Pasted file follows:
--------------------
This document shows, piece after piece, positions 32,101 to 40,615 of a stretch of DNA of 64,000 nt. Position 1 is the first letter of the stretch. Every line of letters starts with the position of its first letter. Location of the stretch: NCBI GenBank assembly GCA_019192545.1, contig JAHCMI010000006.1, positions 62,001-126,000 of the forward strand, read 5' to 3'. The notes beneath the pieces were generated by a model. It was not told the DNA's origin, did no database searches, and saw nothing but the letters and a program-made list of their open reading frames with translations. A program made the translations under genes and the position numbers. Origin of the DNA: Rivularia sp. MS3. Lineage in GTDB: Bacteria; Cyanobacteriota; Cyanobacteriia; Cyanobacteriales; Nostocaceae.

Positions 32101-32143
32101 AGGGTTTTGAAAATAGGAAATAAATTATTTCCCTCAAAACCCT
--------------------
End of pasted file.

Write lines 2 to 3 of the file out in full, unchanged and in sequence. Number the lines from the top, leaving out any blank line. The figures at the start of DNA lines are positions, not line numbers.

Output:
Positions 32101-32143
32101 AGGGTTTTGAAAATAGGAAATAAATTATTTCCCTCAAAACCCT